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In the shadows of Bamiyan's Buddhas, it's showtime

Near Afghanistan's destroyed statues of Bamiyan, returning refugees enjoyed a cinematic treat.

By Borzou Daragahi / May 24, 2002



It's that scene where Buster Keaton manages to get his ramshackle homemade house off the railroad tracks, narrowly missing the path of an oncoming train, only to place it before a locomotive coming from the other direction. The train pulverizes the house. Keaton and his wife, downtrodden but arm in arm, walk off into the distance.

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"That's the story of Afghanistan," says Mohammad Hakim, a minesweeper who is among the 350 or so residents who came out to the site of the destroyed Buddha statues of Bamiyan earlier this month for an evening of short films.

"Everything falls to pieces. Every time we build something up, something comes along and destroys it, whether war or fire or earthquake," Mr. Hakim says.

The setting is surreal. In the background are the former Buddhas of Bamiyan, the gigantic 115- and 175-foot statues blown to rubble by the Taliban last year as symbols of heresy.

In the foreground are a movie projector, makeshift screen, and an audience of locals. The people have gathered to watch a series of Afghan-made educational movies about women's health, landmines, and the loya jirga (the national assembly scheduled for mid-June), as well as the Buster Keaton shorts.

Up above, a spectacular cloak of stars covers the cool night of the Hazarajat, the ancestral home of the Hazara, the mostly Shiite Muslim Asiatic people who make up about 20 percent of Afghanistan's population.

The Hazara suffered cruelty at the hands of the Taliban, who considered them idolatrous infidels. In the face of a serious regional drought, many say the Taliban probably had designs on the Bamiyan Valley's lush farmlands.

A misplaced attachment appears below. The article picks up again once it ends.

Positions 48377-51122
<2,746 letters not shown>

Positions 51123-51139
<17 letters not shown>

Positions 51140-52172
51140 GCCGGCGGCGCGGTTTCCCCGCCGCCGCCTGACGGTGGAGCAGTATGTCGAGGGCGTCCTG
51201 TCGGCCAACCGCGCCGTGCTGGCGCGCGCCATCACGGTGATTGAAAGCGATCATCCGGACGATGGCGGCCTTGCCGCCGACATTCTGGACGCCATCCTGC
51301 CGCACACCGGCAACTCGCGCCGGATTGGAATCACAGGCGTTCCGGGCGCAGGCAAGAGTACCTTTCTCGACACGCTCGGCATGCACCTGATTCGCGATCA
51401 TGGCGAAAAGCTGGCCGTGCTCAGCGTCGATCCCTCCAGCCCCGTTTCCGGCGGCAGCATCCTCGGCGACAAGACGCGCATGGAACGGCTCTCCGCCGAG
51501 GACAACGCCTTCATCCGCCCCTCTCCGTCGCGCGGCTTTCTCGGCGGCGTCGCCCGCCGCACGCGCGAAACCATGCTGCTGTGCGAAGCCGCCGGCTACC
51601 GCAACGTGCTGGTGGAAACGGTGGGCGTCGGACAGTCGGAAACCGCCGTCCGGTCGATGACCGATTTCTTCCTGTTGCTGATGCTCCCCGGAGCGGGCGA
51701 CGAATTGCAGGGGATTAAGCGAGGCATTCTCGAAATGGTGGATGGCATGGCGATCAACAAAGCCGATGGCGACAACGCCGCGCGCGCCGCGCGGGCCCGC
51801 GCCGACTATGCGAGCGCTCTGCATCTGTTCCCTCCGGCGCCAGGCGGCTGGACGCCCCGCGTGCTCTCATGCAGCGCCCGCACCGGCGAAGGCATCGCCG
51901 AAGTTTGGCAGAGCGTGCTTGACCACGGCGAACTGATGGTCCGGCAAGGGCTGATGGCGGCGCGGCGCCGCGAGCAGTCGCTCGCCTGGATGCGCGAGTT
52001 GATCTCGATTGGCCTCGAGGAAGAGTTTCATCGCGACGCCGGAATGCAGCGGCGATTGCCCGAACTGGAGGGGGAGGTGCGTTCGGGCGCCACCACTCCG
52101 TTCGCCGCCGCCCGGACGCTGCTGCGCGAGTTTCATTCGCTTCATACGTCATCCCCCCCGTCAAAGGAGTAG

Local aid officials estimate that up to 95 percent of the residents of Bamiyan province fled their homes and villages into the mountains and camps to escape the wrath of the Sunni Muslim and Pashto-speaking Taliban. Along the nine-hour drive from Kabul to Bamiyan lie countless crushed homes, burned-down businesses, and emptied villages.

Only recently have the Hazara begun trickling back from the mountains and refugee camps to their villages. They return to their shattered homes and businesses, they visit gravesites, they cry for all that they have lost. And slowly, they begin to rebuild.

"When they were massacring people here, I was freezing in the mountains with my wife and kids," says Ahmad Jan, an affable baker who returned to town about a month ago. "Now, we're starting our life again."

Most of the people here have never seen a movie on the big screen before. And almost all of the children and men (the only women who have come are Western employees of local NGOs) who have come here are grateful and appreciative of the program, sponsored by the French nonprofit group Aina (www.ainaworld.com), which has launched a series of similar screenings throughout Afghanistan.

The last such movie anyone recalls was a film about the Iran-Iraq war shown four years ago at a local school. That was sponsored by the consulate of the Islamic Republic of Iran.

But it's not that these people have never seen a movie before. Satellite dishes and video CD players have arrived in Bamiyan. Afghans can rent Indian, Iranian, or even action-packed American movies at one of three video rental shops that have opened up here since the Taliban's demise.

In front of the lost statues of Bamiyan, some of the viewers are wrapped in blankets and packed tightly together, gossiping between films. Others sit in their jeeps and Toyota pickup trucks, as if at a drive-in. Many stand, their turbaned heads silhouetted on the screen.

"Sit down!" bark soldiers present at the screening. "Let the people in the back see."

All eyes are fixed on the screen. They watch an Afghan-made parable about four brothers who have a falling out over a piece of land and fight each other until bloody and near death. The audience cries together. They watch Buster Keaton do a pratfall. The audience laughs together.

"This is a place of so much pain," says Mohammad Zaki, an unemployed young man who returned to Bamiyan with his family just a few weeks ago.

"Maybe showing movies here will make it better. They should show more movies. Maybe twice a week. Maybe every night."

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